Many of the comments from supporters of the online petition focus on the gifted program's stark racial disparities. Last school year, black students made up roughly 3 percent of the gifted student population, which makes up roughly 19 percent of the district's student population. Hispanic/Latino students comprise around 12 percent of the student population, but are only 4 percent of the GTD student population, according to district data.
"Not being white, straight, male or having a disability (even in Oak Park) creates incredible obstacles for many young people that many of them have to navigate each day," wrote one commenter.
Another recalled "the line of white kids marching to a separate room because they were 'smarter' than me. And a few white kids and pretty much all of the colored kids were left behind as average or below average students."
Many parents and community members have criticized what they've described as the murkiness of the district's process for identifying and selecting gifted kids, along with the word "gifted" itself — which many believe inadvertently devalues those students, particularly those of color, who aren't in the program.
During a board meeting last month, Kelley said Jackson "approaches this work very much from an equity lens and an understanding of systemic oppressions that are deeply rooted in education."
Kelley also emphasized that a deep evaluation of the gifted program — one that focuses on "systemic oppression" — doesn't necessarily translate into the district ridding itself, or diminishing the potency, of its gifted offerings.
Some parents and community members, however, have said they're frustrated that the gifted program's deficits have been framed in the context of race by so many, arguing that this is driving a wedge between community members who should be on the same side of reform.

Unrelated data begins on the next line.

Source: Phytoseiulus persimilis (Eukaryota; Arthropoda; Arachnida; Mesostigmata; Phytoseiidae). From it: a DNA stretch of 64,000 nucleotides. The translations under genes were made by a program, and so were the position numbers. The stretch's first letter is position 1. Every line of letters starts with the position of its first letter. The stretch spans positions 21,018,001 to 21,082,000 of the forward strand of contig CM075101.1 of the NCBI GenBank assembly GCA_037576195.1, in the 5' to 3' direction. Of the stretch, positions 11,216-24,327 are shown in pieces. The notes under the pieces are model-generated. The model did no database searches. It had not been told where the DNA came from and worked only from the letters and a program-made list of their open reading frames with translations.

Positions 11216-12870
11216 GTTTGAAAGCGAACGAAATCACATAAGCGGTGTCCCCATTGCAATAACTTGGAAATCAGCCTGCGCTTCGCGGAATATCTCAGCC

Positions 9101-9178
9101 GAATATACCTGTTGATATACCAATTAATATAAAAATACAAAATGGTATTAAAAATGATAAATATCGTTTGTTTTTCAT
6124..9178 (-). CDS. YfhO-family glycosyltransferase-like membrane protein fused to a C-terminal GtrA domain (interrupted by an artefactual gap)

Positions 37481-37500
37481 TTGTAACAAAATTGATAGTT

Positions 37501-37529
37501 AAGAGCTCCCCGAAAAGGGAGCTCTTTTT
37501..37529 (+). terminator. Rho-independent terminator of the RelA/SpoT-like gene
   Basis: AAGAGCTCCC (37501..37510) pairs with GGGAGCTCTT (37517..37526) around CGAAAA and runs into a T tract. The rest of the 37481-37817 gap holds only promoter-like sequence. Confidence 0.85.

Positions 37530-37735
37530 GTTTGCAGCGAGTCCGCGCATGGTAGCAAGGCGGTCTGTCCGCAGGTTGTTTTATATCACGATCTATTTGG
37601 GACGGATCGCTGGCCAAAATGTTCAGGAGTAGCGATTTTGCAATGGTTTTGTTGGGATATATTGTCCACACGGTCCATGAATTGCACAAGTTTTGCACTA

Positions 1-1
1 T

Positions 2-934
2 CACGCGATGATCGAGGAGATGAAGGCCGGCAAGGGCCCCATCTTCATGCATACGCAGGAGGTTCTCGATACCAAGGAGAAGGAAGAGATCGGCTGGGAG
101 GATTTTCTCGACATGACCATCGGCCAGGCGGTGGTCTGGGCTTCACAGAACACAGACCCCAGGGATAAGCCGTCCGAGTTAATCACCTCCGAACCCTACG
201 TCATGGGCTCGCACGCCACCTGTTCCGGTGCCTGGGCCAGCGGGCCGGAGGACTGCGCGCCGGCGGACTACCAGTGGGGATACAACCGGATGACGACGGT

At least three parents who attended a board meeting last month said they took particular issue with a Wednesday Journal article, published in June, called, "Young, gifted and mostly white."
Heather Cianciolo, a Triton math instructor and a D97 parent, said the district is attempting to pin racial disparities in the gifted program on the program itself, rather than on how it's been implemented.
"Statistically, there are a large number of children of color who are not receiving direct gifted instruction who would benefit from it," she said. "We need to identify them and get them instruction at the level they need — not by accident or proximity."
Cianciolo, who said at the time that she was thinking about applying for the ad hoc committee, mentioned that she and at least a dozen other parents of different ethnic and racial backgrounds met twice with district officials about their concerns.
"Gifted is a loaded word, but unfortunately it's the one we're stuck with," Cianciolo said. "Gifted is a learning difference. It doesn't mean better than or more successful than you. You'd find that most gifted kids are actually underachievers or they get to be that way."
Looking at the gifted program as a problem of race-based inequity glides over those nuances, she said.
During Monday's interview, Kelley said she and members of her administrative team met with Cianciolo and listened to her concerns.
"I think their primary concern was that the district is going to do away with gifted services and there's no evidence of that," Kelley said. "No one is saying that we're going to eliminate the delivery of services to students who are identified as gifted."
Answer Book 2017